The Harvard School of Public Health recently published a study indicating that drinking caffeinated coffee on a regular basis can dramatically decrease the incidence of gall bladder disease and gall stones in both women and men.

Reduced Risk for Alzheimer's Disease

Two studies, one published in the European Journal of Neurology, have shown that individuals who drank about 2 cups of caffeinated coffee per day were less likely to develop Alzheimer's disease than individuals who drank no coffee or a small to moderate amount.

Reduced Risk for Parkinson's Disease

Studies have shown that the amount of coffee and caffeine consumed could be inversely related to an individual's likelihood of contracting Parkinson's disease. This means the more coffee you drink, the lower your chances are for developing the disease.

Antioxidants and Cancer-Fighting Properties

Coffee is a powerful source of antioxidants - agents that combat cancer-causing free radicals. Coffee is chock full of the compound methylpyridinium, which can't be found in many other food items and not at the level available in coffee. You can get antioxidants from both caffeinated and decaffeinated coffee as long as the beans are sufficiently roasted.

Increased Cognitive Ability

Studies have shown that regular coffee drinkers frequently score significantly higher on cognitive ability tests, spatial awareness exams, IQ tests, and short term memory studies. I am positive proof of this because after a couple of cups of coffee I am an absolute genius.

The effects of coffee on an individual's cognitive ability appeared to be more pronounced in elderly study participants and women.

Bowel Stimulation

Coffee is a stimulant and also a laxative. This is proven to be true by me also, my morning poop comes right after my first drink of coffee. Sometimes just smelling the coffee brewing is enough to get things moving.

However, because coffee is also a diuretic, it can cause constipation in some individuals.

Reduced Risk for Gout

A large study of over 45,000 men that was conducted over a 12-year period showed the amount of coffee consumed was inversely related to their risk or likelihood of developing gout.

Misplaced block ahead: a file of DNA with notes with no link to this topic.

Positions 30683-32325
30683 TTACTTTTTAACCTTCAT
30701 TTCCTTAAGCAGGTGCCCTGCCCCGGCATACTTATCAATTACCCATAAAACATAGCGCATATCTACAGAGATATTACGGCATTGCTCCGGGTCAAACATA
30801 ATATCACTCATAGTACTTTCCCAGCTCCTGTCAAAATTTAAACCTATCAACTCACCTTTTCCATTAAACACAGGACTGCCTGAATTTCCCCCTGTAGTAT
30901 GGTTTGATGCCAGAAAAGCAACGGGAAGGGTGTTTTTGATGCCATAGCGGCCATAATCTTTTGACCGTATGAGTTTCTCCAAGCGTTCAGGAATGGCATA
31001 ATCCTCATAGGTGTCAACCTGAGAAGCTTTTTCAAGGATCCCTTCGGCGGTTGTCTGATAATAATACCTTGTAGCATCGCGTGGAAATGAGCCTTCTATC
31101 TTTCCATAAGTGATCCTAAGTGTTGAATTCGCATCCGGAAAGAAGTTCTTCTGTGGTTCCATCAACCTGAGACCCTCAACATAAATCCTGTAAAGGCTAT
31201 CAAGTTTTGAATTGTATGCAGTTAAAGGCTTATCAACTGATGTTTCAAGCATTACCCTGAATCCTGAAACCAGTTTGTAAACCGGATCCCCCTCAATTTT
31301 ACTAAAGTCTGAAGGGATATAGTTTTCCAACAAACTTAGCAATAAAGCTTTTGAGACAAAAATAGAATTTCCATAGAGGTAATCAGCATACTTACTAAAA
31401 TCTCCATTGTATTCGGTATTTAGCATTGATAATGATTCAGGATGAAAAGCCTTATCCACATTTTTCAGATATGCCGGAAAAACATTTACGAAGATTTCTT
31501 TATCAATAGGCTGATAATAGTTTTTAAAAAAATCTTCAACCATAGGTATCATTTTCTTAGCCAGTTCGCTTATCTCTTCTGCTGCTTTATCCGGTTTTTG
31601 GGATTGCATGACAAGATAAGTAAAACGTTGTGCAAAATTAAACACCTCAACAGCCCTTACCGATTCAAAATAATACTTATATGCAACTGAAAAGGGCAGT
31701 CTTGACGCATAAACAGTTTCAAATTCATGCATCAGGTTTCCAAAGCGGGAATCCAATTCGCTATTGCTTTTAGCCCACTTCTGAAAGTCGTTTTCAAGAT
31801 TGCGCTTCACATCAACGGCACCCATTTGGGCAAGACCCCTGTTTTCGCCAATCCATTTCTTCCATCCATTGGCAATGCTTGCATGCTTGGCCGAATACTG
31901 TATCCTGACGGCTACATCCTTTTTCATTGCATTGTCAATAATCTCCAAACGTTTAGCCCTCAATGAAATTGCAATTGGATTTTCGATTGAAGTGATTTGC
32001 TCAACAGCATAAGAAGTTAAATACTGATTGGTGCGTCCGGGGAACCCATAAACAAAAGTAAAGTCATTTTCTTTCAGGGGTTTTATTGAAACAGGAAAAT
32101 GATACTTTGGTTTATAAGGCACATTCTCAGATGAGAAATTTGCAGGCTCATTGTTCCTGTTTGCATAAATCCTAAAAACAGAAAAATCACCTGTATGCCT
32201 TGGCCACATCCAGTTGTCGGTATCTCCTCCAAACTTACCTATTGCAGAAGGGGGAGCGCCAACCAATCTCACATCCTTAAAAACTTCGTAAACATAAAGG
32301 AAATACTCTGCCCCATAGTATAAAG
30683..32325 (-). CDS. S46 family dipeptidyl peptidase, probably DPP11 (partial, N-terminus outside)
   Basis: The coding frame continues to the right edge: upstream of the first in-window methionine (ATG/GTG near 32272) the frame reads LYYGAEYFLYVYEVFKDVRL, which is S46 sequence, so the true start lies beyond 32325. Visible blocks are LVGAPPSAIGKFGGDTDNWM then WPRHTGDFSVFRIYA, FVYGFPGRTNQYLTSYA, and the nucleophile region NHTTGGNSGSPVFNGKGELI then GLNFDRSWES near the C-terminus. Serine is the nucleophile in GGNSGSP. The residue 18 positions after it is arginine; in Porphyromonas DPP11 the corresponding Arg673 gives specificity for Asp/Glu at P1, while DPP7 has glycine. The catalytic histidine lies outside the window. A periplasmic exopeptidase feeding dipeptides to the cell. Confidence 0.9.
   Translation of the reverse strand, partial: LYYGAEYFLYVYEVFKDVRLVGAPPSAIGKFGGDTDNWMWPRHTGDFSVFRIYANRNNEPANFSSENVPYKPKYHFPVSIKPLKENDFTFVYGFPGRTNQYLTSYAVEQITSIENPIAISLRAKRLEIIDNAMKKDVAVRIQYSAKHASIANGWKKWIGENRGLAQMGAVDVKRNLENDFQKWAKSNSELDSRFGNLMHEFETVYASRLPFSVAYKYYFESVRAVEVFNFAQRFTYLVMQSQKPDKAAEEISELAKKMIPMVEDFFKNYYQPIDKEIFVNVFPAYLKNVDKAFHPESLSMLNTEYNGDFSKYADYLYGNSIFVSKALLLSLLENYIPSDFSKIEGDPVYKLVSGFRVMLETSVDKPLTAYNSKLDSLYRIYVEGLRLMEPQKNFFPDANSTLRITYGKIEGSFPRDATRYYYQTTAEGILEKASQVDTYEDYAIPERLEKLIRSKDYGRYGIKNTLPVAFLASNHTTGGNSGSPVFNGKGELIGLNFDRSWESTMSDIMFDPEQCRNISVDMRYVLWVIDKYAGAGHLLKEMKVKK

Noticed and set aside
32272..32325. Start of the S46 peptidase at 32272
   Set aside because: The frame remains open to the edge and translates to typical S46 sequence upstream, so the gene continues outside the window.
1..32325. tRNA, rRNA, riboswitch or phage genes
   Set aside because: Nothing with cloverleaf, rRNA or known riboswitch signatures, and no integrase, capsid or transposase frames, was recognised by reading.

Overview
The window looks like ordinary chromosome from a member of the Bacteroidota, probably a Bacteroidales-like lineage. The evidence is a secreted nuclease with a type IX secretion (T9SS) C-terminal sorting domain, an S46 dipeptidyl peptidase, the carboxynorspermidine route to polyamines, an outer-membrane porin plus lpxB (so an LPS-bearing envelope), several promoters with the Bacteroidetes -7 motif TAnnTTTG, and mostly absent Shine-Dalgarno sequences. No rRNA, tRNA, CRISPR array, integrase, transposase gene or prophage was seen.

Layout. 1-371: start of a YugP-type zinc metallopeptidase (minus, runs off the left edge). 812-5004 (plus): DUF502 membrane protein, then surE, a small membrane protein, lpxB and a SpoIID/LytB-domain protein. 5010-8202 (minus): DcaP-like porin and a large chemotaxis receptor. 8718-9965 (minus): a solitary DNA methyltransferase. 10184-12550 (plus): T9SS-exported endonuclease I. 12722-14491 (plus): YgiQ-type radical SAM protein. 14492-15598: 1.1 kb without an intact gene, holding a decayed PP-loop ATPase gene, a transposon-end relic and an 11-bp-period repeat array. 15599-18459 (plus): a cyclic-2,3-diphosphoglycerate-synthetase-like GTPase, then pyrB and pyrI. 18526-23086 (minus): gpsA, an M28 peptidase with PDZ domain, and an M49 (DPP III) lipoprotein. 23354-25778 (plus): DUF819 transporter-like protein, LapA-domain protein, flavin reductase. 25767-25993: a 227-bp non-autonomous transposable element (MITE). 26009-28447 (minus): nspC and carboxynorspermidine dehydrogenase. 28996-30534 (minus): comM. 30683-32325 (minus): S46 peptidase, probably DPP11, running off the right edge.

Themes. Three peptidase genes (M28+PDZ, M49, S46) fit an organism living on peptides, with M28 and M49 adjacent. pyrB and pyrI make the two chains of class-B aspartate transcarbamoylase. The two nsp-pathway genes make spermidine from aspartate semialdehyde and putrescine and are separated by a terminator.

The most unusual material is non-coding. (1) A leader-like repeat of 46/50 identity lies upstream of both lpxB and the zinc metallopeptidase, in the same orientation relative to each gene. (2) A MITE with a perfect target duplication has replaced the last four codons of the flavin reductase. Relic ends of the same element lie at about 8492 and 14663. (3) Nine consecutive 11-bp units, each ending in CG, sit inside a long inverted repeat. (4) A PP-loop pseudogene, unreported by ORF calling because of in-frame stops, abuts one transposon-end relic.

Remember, everything should be practiced in moderation, and health concerns should always be discussed with a medical professional. So, while a moderate amount of coffee has its benefit, an excessive amount can also cause problems. Heavy coffee drinking can lead to irritability, anxiety, sleep deprivation, cardiovascular problems and higher cholesterol levels.

Thursday, February 25, 2010

Coffee Rules

I am a true coffee addict. Of course, in this day and age, who isn't? Coffee gives you that pick up that all of us need in the morning. It helps soothe our jangled nerves. Of course those nerves are most likely jangled because of your consumption of coffee, but who's paying attention? We need that boost in the morning to get us through the meetings, and whatever else we have going on.

At least I know that I do. I am a coffee purist. I don't put anything in my coffee. Black is how I like it. No cream, no sugar, nothing but caffeinated goodness. In a nice big cup with a sturdy handle. The morning paper would be nice with it, but that isn't necessary. I can enjoy a good cup of coffee with just the sounds of the world waking up around me. Everyone has the way that they like their coffee. But what the heck is this stuff that we look up on as nectar from the God's? Just what is coffee?

What we commonly think of as coffee beans are actually seeds. Did you know that? I sure as heck didn't. I remember the tv commercials from the 60's that showed Juan Valdez walking around with hands full of what looked like beans to me. But they aren't. What Juan had was seeds of the coffee cherry. Coffee cherry? That is is just craziness if you ask me.

After the cherries are picked, the outside husk is removed, and the beans are washed, then dried. After drying, they are roasted. Roasted coffee beans are how coffee is usually sold, though some beans are sold for home roasting. Interestingly enough, a lighter colored roasted coffee is higher in caffeine, and has a stronger flavor. Darker roasts have a smoother taste. I would have thought that it would have been the other way around.

After all that has gone on, it is ready for you and I. Either we buy it from some coffee shop or we buy to brew at home. Either way we do it, the coffee is ground and mixed with hot water and out comes that elixir that we all crave.

I do so love coffee.